“What luck? And this is only the first day.” He thanked God and continued with the food and the beer.
Soon after meals he was called to the room of the boss.
“Son, you happy, enjoyed your food?”
“Yes sir, really very happy; so much of nice food and can of beer. It was simply great,” he said enthusiastically.
“Good son, now it is my turn,” the burly man caught hold of him and the other two pulled his trousers down.
The night was an ordeal for the young Fred. He cried with pain and bled as the three men unleashed their sperms in turn. All of them were ecstatic about their exploits.
“Go and sleep and no tricks,” one of them shouted with wolfish grin. Fred could not stand on his legs. Like a rabbit surrounded by canny wild foxes, he was scared even to roll his eyeballs. He put his hands on the ground for support and picked up his trousers. As he walked out with bowed knees, he heard the joyous cheers of his captors.
Fred did not remember anything after that. He had fainted and when he woke up, he found himself under the tarpaulin and that the truck was moving with a fast speed. Fred was in a state of stupor the next whole day. He had high fever and he remembered one of them had forced a bitter pill down his throat.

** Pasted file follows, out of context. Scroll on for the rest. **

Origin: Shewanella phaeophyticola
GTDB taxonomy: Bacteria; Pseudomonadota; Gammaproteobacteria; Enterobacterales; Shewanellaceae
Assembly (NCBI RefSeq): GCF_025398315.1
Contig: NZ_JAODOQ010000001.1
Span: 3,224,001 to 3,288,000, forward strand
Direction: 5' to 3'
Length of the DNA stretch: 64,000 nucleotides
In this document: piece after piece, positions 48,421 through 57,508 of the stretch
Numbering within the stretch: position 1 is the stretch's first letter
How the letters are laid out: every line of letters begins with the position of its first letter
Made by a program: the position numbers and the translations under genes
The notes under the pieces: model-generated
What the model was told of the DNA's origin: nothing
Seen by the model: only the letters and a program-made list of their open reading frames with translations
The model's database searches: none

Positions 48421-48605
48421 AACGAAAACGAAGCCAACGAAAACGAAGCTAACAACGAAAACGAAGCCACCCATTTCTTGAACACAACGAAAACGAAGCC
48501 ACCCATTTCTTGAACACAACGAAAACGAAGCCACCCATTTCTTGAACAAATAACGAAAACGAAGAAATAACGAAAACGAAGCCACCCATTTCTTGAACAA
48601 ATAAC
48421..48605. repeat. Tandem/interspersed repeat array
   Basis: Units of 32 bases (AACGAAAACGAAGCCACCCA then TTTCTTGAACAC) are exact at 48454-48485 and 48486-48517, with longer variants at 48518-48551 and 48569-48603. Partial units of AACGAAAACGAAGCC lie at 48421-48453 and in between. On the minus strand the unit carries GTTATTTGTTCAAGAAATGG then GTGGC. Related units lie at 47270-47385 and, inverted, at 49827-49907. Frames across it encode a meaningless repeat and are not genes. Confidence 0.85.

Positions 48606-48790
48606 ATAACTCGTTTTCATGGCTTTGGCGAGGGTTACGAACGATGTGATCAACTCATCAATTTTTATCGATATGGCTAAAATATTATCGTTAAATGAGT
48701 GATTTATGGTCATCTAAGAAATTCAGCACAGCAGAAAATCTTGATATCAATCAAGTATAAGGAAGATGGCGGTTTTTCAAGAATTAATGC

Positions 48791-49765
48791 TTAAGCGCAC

The truck finally reached its destination. “You will stay here. We have left food for you. If you move out, the police will catch you and put you behind the bars. We will return in a day or two,” the boss said as they left to join their families leaving Fred in a large cargo godown.
Fred was still suffering from pain. He had not eaten the whole day now and he felt hungry. He took out some bread, a few chicken pieces and a coke from the packet left for him. Once again he remembered his family.
“They would have envied him with so much of good food,” he thought as he took a bite.